Z for Zeno #NaPoWriMo2021

Zeno is a recently invented form created by J. Patrick Lewis, and is inspired by the mathematical “hailstone sequence”. It is a 10-line verse form with a varying syllable count of 8,4,2,1,4,2,1,4,2,1. The rhyme scheme followed here is xxxaxxaxxa, x being unrhymed lines. So, only Line 4, Line 7 and Line 10 (the one syllable lines) rhyme.

When I discovered this form I was wondering why it was named ‘Zeno’ and not simply a ‘Hailstone’. Here’s Patrick’s own explaination on this :-
“I’ve invented what I had called a “hailstone,” after the mathematical “hailstone sequence.” It has nothing to do with Mary O’Neill’s Hailstones and Halibut Bones, but it would no doubt instantly be confused with it. Hence, “hailstone” is problematic. So I call the form a “zeno,” so named for Zeno, the philosopher of paradoxes, especially the dichotomy paradox, according to which getting anywhere involves first getting half way there and then again halfway there, and so on ad infinitum. I’m dividing each line in half of the previous one.”

Read more about the Hailstorm sequence here – Collatz conjecture and the Hailstorm sequence

Here’s a Zeno I wrote :-

Sound of the sun peeping over
Her graceful smile
Her eyes
will you walk with
me my
unload the gloom
of this

And with this we have reached the end of #napowrimo2021
Here’s the link to all my prompts for this year- NaPoWriMo2021

X for Xiaoshi #NaPoWriMo2021

Xiaoshi,(xiao – little/small, shi – poetry) is a genre of Chinese poetry which came into being in the 1920s from the so called “short poetry movement’. It is also known as the ‘Chinese Haiku‘. Xiaoshis are about presenting vivid yet unconnected images together. These metaphors or pictures just have to have a tiny bit of causality. This form is usually written as a quatrain.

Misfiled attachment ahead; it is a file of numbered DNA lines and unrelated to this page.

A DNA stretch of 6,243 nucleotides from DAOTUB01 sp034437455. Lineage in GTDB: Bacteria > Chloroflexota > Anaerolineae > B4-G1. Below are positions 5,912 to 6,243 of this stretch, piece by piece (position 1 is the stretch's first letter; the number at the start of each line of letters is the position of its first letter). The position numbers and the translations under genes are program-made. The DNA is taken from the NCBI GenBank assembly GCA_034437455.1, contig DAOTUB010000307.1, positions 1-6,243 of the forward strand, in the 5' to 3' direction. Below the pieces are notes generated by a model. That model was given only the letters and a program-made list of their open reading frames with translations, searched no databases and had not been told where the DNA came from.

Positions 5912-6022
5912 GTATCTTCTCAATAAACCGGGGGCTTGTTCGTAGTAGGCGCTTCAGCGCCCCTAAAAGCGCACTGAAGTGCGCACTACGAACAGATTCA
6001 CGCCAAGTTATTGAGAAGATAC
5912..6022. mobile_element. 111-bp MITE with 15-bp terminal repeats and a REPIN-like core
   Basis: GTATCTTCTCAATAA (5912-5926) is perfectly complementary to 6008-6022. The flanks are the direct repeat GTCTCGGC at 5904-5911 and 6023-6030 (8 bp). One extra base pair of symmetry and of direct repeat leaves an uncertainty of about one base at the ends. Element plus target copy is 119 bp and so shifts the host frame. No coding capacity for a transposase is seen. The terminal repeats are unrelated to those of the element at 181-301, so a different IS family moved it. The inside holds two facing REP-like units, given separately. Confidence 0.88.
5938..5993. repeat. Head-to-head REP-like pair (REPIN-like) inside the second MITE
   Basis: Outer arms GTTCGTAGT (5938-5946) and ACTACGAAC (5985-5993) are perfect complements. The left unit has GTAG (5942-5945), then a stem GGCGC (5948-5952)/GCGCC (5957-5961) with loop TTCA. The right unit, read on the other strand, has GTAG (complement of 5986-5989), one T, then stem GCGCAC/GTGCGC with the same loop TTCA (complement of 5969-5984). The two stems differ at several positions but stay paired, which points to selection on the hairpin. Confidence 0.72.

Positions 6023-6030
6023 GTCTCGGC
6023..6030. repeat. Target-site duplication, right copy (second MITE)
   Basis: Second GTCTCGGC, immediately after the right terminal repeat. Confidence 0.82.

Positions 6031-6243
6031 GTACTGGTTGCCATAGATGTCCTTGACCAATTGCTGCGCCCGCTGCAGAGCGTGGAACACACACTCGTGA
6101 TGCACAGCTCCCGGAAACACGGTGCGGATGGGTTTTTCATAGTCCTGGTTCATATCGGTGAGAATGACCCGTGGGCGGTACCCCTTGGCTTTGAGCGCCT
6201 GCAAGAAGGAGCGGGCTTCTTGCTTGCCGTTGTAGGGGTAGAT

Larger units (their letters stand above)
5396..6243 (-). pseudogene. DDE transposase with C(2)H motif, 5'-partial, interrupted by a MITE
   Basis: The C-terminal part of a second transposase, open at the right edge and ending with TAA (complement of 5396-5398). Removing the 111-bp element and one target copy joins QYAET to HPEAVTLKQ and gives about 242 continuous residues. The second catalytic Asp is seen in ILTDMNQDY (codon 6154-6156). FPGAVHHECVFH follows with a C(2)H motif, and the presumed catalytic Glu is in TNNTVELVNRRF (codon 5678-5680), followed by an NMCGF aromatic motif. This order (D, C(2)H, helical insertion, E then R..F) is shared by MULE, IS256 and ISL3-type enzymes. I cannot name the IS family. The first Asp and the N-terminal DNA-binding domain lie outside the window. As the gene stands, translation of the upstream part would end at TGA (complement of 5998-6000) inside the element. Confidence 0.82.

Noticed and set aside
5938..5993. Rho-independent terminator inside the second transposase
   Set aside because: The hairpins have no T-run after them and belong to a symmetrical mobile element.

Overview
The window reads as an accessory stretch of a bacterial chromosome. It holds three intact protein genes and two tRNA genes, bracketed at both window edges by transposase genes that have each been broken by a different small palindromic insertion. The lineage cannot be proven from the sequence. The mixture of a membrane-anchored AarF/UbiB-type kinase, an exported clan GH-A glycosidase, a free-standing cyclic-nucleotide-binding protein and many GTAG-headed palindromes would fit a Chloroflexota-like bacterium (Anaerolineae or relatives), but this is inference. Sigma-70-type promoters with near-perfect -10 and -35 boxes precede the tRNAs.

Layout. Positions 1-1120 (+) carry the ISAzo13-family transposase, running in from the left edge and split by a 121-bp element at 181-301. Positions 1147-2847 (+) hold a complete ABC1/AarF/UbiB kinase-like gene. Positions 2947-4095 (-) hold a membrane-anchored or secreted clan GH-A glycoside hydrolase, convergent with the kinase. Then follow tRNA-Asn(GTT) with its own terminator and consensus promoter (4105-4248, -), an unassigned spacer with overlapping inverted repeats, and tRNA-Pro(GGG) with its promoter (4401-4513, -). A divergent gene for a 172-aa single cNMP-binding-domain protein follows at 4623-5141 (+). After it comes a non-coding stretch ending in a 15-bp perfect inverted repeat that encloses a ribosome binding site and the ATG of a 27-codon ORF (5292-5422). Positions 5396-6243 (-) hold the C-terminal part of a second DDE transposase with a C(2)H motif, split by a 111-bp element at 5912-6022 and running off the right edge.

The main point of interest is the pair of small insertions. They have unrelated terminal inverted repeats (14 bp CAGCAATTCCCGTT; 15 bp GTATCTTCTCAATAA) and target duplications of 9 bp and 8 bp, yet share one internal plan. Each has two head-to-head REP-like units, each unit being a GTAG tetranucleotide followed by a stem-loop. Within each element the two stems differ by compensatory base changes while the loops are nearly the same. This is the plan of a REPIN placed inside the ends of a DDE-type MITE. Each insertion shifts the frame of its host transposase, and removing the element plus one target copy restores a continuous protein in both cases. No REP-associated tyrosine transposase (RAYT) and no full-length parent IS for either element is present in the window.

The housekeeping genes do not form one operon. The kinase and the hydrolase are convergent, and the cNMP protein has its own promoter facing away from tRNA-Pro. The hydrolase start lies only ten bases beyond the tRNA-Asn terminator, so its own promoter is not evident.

For more on this form, read – “Japanese haiku and the formation of Chinese short poetry

Here’s an example I wrote :-

A purple frown
Her moral jewellery under lock
The rust browned key
A gift from a past lover.

W for Waka #NaPoWriMo2021

The forms of Japanese poetry most familiar to English poets are the Haiku and the Senryu, the 17-syllable poems. But these popular forms were derived from an older, but still popular poetic form, the Waka, which had been used for a thousand years before the haiku. The word waka means “Japanese poem,” and it is a form so basic to Japanese literature that it is still studied and written today.

The Waka is often considered synonymous with Tanka (another Japanese poetry form), because both follow a 5-7-5-7-7 syllable per line structure. However, some sources on the Waka suggests that it groups its lines together in a particular way and that is how it is differentiated from a Tanka. The first 3 lines should make up one piece, referred to as the upper verse, and the last 2 lines make another piece, what’s called as the lower verse. Some other sources group this poem into a 2-2-1 or a 2-3 form as well.

Here’s a poem that I wrote in NaPoWriMo 2020 and am still not sure whether to call it a waka or a tanka :-

A tinker bell
spun my beliefs out of
my head
While I tried to drag myself
out of the plato’s cave

U for Ubi Sunt #NaPoWriMo2021

Ubi Sunt poems have come from the Latin phrase ‘ubi sunt’ meaning ‘where are they?’. This genre of verse is concerned with the subject matter and theme of the poem rather than the syntactic properties of a poem. The poems often revolve around passing of a person, an era, a season or basically anything held dear. So while writing an Ubi Sunt, don’t forget to add a pinch of nostalgia.

Here’s something I think I can call an Ubi Sunt poem

Like the southern breeze
You entered my life
Pinning down the doors of unexpectancy
Lighting the exhausted flames in me once

Kissing the broken chunks
Piece by piece
You put me back together
Like a jigsaw puzzle

Your smile, your laughter
Twas the sweet melody of my life
Your voice, danced in me
Like some angelic rhythm

Your eyes were the mystical art
Unfathomable, like an abstruse dream
The motion of your lips while you spoke
sparkled my mind with magic

How long has it been since I have seen you?
Been with you?
Days, months, years, centuries
have passed, haven’t they?
They do not hold significance
Time is relative in such wistful forms

I felt your spirit, your soul
Through the poetry that you spoke
Through the transcendental touch
It wasn’t all a dream, was it?
Oh! where is it all gone?

S for Senryu #NaPoWriMo2021

Senryu is one of the most popular forms of Japanese poetry consisting of three unrhymed lines of five, seven, and five syllables. Sounds a lot like haiku? Often people confuse a senryu for being a haiku. It is because senryu follows almost the same standard rules as haiku without the reference to nature.